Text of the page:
The latest films of Wang Bing and Midi Z take place in the same geographical region and also share a similar camcorder aesthetic. However, Bing’s images have a straight, unprocessed look. The central section of “TA’ANG” takes place around a campfire where the eponymous Burmese refugees tell stories about home. Bing uses the burning flame as his single light source, resulting in a DV-aesthetic with burned-out blacks. An unsteadily shining candle in the middle foreground creates a flicker that renders a deaf-mute woman in ghostly shadows.

Bing and Midi Z’s visual style couldn’t be more different than the overstated lush of “Letters From War”. Here, the noirish low-key lighting casts stark shadows over the contemporaneous conquistadors’ cause. In the two other Portuguese features ghosts appear in the flesh. In “An Outpost Of Progress” Christian saints and notorious historical colonials, come out of the foggy forest to visit the ivory-hungry functionaries. In “Rio Corgo” the wandering protagonist Joaquim is visited by his own image and ghosts from the past. In a dream, a girl swaps his richly embroidered sombrero for a golden crown. Standing in a spotlight against a black background, he laughs out loud. Moments before the dream we see him gazing at a piece of fool’s gold. He has reached his own spiritual freedom echoing that of the original myth, in which El Dorado is not a place but the legendary golden king, El Rey Dorado, when Joaquim expresses: “I do what I want. I go where I want to go.”

Silence Is Gold

In Poe’s poem the antihero, “journeyed long, singing a song.” The sound and pronunciation of the poem are as important as the words. The form and meter of the verses, the play with syllables and the beats at the end of the lines help to express the disappointment and fruitlessness of the journey to El Dorado. In the majority of the films, offscreen sound evokes either the unattainable El Dorado or the place people have abandoned, leaving them in a sort of no man’s land.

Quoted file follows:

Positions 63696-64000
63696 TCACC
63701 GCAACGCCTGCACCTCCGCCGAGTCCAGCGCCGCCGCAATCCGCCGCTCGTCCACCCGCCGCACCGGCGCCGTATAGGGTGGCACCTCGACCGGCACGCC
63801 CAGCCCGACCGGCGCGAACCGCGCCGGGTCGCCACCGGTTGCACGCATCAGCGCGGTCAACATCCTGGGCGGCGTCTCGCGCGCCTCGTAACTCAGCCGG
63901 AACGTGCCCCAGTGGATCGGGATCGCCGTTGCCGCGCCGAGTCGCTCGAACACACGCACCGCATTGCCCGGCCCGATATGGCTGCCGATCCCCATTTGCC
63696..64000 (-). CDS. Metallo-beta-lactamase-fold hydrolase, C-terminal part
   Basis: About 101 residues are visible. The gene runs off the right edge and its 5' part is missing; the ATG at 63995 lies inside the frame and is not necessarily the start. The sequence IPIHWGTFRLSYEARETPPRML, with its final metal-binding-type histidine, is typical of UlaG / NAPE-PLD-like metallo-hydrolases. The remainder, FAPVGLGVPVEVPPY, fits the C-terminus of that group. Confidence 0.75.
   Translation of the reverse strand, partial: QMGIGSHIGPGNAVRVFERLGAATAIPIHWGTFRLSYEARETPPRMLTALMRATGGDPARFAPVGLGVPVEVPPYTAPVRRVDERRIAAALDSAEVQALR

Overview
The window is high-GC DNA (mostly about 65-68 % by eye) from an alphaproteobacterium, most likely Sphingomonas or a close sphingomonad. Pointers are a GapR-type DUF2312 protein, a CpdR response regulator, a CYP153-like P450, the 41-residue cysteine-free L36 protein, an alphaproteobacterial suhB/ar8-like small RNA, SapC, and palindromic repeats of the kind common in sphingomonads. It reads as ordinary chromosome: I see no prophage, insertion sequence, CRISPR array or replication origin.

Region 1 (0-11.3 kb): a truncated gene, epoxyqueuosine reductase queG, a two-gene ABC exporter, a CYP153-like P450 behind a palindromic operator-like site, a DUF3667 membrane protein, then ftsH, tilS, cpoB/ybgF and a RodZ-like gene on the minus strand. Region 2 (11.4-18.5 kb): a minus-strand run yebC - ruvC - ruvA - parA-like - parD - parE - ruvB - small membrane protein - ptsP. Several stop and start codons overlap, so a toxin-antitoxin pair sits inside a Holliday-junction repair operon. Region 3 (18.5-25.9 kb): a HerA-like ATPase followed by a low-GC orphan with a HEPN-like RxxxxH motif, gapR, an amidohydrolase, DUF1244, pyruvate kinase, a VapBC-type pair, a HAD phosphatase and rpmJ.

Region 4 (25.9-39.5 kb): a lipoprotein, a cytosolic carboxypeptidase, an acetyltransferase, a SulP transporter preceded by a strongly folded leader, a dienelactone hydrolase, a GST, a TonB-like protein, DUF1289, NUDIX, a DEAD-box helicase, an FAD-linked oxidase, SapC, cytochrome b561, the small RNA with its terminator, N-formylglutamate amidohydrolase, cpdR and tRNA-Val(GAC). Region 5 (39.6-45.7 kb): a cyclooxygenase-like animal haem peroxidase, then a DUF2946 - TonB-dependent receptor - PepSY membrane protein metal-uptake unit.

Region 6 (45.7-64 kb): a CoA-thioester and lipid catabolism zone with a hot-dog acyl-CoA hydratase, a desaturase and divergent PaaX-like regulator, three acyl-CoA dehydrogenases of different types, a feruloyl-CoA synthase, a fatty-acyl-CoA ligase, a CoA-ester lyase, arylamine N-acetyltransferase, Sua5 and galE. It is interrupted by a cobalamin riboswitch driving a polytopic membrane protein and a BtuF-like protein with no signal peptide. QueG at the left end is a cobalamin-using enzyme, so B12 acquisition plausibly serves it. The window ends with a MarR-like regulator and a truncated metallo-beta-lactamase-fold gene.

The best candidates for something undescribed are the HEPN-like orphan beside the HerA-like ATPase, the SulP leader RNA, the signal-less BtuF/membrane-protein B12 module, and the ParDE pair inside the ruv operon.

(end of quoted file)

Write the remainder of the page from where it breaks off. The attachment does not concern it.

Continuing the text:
In “TA’ANG”, the war is never shown but is present by the aural impact of bombs in the mountains. The kids imitate the machine gun’s tatata-noises. Similar to his previous film, “Father And Sons” (2015), the frequent inclusion of shots of mobile phone use, reveals that their forms of communication are simultaneously modern and ancient in their fireside storytelling. In contrast to Bing’s observational approach, Midi Z asks his brother questions directly from behind the camera and provides the voice-over himself.

Virtually a film without dialogue, In “Letters From War” the letters of a doctor serving Portugal’s crumbling empire in Angola are read in voice-over by his wife. His descriptions of her (“Ingres profile”, “Botticelli portrait”) would have stressed his longing better without the few shots of her. She’s his gold, calling her “my country, my land,” while at the same time confessing he would be a foreigner or intruder anywhere else.

In “Eldorado XXI”, Salomé Lamas relies on offscreen sound design for her one-hour long take. She constructed a multi-layered sound piece to the static frame, consisting of testimonies and excerpts of the mine’s own radio station. The added sounds range from the workers’ footsteps to over-the-top and cheesy cave-like drippings, church bells and seagulls. “There’re almost on the edge of a Harry Potter film,” Lamas says. In the second part, a Major Lazer reggaeton remix is placed over a frantic Spanish colonial dance in which masked miners loose themselves around a violently flickering fire. She goes against the standard ethno-antropological approach of only using direct sound recordings.

In “An Outpost Of Progress” there’s no access to the natives’ reactions because of a conscious omission of their subtitles. As the film winds down, it evolves into a silent film, including intertitles, piano accompaniment and a final iris frame. Accompanied on his journeys by accordeon music and Portuguese 70s songs, “Rio Corgo’s” picaresque explorer hits the road again in the closing frame…

“… Over the Mountains
Of the Moon,
Down the Valley of the Shadow,
Ride, boldly ride,”
The shade replied –
“If you seek for Eldorado!”